On Friday, the U.S. Supreme Court overturned Roe v. Wade, ending nearly 50 years of constitutional protections for abortion. The Dobbs v. Jackson Women's Health ruling is expected to result in abortion bans in nearly half the states. Here two WAPPP-affiliated faculty reflect on the historic ruling overturning constitutional protection for abortion and the impact it will have on women's rights and other protected civil liberties.
The Dobbs decision is heartbreaking for everyone committed to women’s autonomy and equality. The decision also has potentially devastating implications for other rights, many longstanding and currently part of the social, historical, and moral fabric of America. The original Roe v. Wade decision was based on the Court’s finding that access to abortion was a “fundamental” right, stemming from the notion of individual privacy as the foundation of individual liberty. Though there was no right to “privacy” mentioned in the Constitution, the Court found that many other sections of the Bill of Rights created a “penumbra” of privacy embedded in the right to “liberty.” This foundational privacy right was the basis for several extremely important Court decisions recognizing individual rights, including access to contraception, to the ability to interracially marry, to engage in same-sex intimacy and, ultimately, same-sex marriage. Although the Dobbs decision notes in passing there is no intention to question those other decisions now, the legal reasoning of the opinion seems to reject the basis for those rights, too. It is also very hard to trust that guarantee from some of the same justices who indicated their respect for Roe as settled law during their confirmation processes.
— Sarah Wald, Adjunct Lecturer in Public Policy; HKS Co -Chair of Joint Degree Program in Law and Policy
This decision will affect women’s and girls’ rights and lives in almost every domain. Losing control over whether to be pregnant and whether to become a parent in a country without recognized rights to healthcare, much less contraception, paid parental leave, and childcare, will hurt prospects for economic equality and closing the gender wage gap. The Dobbs decision degrades equality before the law, as half the population now doesn’t have constitutionally protected rights to bodily autonomy and medical freedom. The reproductive health implications are almost too numerous to name, but the upshot is that—as state policies and laws restricting abortion multiply— navigating whether and how doctors can fulfill their Hippocratic oath will become perilous. Partners, husbands and boyfriends, parents and friends will become potential accomplices in crime if they help loved ones pursue medical care and reproductive choice.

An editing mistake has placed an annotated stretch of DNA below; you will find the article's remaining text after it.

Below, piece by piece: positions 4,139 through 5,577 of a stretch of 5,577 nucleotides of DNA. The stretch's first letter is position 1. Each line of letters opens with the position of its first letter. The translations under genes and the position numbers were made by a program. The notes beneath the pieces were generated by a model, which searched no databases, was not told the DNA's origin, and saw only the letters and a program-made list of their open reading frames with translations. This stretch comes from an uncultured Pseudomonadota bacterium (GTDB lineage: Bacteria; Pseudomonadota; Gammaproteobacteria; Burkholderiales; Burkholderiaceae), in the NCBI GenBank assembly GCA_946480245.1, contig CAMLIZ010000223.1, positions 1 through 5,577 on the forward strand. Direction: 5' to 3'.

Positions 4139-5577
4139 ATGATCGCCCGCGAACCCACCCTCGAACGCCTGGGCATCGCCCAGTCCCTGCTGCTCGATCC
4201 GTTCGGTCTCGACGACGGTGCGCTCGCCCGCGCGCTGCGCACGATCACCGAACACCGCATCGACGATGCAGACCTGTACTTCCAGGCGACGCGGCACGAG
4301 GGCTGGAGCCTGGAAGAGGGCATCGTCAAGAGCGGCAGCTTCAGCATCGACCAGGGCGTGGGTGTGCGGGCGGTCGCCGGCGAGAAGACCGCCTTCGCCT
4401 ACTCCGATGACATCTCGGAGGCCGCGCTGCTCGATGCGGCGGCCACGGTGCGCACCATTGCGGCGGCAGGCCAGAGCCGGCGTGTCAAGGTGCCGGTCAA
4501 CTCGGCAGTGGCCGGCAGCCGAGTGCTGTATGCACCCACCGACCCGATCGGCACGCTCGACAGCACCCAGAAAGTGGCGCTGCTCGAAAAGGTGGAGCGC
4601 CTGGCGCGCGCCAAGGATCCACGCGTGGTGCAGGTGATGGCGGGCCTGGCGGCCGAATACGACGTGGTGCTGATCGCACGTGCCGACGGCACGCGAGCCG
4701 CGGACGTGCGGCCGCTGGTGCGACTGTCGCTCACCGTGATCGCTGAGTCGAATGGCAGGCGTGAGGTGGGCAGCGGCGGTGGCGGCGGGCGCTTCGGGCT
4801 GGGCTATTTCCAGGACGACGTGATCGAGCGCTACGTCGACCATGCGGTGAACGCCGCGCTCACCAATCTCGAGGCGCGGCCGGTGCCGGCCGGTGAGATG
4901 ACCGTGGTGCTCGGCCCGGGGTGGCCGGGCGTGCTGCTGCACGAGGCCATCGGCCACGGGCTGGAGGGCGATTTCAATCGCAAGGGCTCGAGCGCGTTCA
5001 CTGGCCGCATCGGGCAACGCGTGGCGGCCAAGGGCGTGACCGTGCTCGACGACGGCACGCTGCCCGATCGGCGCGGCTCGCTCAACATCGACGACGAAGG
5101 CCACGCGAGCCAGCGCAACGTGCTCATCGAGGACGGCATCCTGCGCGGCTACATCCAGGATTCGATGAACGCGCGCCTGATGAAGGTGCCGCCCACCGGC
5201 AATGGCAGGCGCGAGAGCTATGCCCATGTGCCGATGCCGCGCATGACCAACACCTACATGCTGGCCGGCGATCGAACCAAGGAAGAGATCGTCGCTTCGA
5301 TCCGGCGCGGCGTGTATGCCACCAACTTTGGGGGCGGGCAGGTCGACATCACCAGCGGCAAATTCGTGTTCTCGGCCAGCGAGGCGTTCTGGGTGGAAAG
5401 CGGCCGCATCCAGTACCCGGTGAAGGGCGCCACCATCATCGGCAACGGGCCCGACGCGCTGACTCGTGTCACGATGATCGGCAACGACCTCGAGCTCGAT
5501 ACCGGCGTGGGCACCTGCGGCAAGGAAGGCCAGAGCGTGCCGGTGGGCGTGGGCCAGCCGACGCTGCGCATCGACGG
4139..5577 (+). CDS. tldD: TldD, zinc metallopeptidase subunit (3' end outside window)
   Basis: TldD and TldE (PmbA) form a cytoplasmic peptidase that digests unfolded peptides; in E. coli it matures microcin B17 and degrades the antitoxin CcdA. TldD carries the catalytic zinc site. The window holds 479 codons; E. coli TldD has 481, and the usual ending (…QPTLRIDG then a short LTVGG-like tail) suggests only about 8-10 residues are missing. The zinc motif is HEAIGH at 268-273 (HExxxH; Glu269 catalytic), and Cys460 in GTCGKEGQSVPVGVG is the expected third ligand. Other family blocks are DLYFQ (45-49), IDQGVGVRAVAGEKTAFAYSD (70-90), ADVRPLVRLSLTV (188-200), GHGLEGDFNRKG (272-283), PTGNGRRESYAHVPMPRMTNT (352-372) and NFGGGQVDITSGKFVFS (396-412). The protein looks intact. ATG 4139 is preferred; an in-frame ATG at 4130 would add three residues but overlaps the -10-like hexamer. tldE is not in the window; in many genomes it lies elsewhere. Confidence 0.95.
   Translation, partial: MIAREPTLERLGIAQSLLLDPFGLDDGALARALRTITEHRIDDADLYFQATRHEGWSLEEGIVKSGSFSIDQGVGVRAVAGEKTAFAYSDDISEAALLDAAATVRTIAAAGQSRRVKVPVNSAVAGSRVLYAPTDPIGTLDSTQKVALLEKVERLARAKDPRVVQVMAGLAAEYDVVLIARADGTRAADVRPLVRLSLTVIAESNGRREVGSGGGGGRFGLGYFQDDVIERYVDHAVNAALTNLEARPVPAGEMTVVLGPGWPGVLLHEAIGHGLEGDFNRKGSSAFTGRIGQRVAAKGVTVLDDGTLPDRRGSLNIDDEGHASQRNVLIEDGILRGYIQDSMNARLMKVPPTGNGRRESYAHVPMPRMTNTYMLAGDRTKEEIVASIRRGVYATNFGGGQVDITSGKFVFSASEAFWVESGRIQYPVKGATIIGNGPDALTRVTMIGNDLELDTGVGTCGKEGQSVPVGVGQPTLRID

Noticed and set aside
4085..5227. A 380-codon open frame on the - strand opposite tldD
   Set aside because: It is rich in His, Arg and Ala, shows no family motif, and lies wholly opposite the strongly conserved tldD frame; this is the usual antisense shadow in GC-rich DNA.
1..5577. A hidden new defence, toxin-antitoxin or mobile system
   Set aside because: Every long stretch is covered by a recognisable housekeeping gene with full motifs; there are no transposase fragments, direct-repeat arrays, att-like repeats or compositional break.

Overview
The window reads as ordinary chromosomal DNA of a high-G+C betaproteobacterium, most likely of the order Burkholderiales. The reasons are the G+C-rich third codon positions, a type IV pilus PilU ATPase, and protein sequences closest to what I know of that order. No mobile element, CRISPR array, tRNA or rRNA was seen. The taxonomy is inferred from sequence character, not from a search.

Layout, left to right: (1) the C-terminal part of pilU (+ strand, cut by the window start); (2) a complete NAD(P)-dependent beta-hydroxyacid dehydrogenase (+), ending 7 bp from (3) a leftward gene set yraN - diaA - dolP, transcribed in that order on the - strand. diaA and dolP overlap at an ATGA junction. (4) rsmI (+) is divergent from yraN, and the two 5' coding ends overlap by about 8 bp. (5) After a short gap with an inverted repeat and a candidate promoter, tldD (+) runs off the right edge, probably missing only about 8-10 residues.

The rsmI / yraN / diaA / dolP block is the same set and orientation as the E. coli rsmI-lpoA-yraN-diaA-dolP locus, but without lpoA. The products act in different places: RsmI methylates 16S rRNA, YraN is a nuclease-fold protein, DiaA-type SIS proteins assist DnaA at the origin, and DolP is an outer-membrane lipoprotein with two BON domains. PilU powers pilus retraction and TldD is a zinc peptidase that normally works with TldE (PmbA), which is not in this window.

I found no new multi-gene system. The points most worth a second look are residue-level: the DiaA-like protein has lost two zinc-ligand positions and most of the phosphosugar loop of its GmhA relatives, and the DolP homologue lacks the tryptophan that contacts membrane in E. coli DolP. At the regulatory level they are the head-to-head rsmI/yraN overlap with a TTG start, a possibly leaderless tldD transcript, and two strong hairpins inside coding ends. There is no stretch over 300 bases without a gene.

It remains to be seen what impact Dobbs could have on other human and civil rights. The majority opinion indicates a Court that is relatively unencumbered by current legal precedent and creative in their originalist disposition to the Constitution. This potentially opens the door for “reinterpreting” guaranteed civil rights and liberties grounded in equality before the law. In democracies, courts are meant to protect and deliver on people’s rights, and the majority abdicated that to us. Therefore, the more urgent question is what will states and localities do to protect and expand guaranteed rights? How can we reimagine our relationship to the law and its leaders such that it serves a diverse—and divided—moral polity heading into a dynamic future?
— Zoe Marks, Lecturer in Public Policy